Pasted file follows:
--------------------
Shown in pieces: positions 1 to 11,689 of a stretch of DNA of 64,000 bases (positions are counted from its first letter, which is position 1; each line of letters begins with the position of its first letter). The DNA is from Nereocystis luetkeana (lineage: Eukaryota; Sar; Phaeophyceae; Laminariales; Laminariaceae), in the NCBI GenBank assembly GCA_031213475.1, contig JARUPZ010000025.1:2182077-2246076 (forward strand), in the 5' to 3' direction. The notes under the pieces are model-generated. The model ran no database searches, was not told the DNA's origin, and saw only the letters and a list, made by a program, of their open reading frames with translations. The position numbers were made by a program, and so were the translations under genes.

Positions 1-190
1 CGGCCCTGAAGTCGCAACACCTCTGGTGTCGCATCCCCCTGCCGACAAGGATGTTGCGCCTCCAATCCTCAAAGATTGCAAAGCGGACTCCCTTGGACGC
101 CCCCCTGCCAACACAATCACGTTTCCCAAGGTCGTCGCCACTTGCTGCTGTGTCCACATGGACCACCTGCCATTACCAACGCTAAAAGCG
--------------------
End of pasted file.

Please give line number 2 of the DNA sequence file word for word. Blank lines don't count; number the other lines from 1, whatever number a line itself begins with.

Positions 1-190